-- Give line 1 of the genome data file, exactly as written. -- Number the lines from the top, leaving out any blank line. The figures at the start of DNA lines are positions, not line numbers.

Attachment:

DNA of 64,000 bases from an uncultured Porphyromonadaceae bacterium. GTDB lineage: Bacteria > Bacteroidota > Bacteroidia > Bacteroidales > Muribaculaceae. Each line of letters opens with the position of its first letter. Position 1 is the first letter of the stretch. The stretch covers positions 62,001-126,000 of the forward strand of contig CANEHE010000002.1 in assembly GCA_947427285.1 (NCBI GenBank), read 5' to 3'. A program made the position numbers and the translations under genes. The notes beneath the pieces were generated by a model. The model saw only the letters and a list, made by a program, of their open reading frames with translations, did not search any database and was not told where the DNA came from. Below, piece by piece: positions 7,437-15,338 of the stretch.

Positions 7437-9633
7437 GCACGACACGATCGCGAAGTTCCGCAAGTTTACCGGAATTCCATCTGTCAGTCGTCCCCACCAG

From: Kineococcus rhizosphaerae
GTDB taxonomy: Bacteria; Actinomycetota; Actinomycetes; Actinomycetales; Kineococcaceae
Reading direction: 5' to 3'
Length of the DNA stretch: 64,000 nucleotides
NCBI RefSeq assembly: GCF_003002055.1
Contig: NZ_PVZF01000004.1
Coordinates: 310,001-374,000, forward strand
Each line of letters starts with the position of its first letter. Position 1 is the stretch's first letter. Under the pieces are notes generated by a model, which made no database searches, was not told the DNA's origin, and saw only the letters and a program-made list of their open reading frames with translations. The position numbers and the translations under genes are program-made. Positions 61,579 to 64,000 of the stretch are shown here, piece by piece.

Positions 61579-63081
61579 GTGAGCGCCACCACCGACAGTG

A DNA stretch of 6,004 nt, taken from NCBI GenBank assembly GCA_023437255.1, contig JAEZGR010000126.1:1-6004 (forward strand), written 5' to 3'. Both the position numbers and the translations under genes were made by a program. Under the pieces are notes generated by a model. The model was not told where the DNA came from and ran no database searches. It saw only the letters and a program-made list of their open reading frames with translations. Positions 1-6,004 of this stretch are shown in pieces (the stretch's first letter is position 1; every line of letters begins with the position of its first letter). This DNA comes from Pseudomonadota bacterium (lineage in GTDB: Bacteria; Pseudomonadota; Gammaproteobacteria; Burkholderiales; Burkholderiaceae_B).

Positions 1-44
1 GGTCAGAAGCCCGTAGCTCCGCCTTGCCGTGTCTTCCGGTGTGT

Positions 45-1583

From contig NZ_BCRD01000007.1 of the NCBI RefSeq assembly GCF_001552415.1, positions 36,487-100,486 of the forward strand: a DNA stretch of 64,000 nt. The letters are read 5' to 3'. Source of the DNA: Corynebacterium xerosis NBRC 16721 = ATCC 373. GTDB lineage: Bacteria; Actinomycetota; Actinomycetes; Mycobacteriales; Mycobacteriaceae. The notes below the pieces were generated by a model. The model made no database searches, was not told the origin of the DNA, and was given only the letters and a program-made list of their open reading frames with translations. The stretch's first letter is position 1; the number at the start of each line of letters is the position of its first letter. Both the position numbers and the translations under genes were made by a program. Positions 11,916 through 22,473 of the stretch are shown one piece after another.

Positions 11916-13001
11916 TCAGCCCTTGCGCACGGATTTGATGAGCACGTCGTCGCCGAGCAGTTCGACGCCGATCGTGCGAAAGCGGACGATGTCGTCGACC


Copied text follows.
DNA of 64,000 bases from an uncultured Porphyromonadaceae bacterium. GTDB lineage: Bacteria > Bacteroidota > Bacteroidia > Bacteroidales > Muribaculaceae. Each line of letters opens with the position of its first letter. Position 1 is the first letter of the stretch. The stretch covers positions 62,001-126,000 of the forward strand of contig CANEHE010000002.1 in assembly GCA_947427285.1 (NCBI GenBank), read 5' to 3'. A program made the position numbers and the translations under genes. The notes beneath the pieces were generated by a model. The model saw only the letters and a list, made by a program, of their open reading frames with translations, did not search any database and was not told where the DNA came from. Below, piece by piece: positions 7,437-15,338 of the stretch.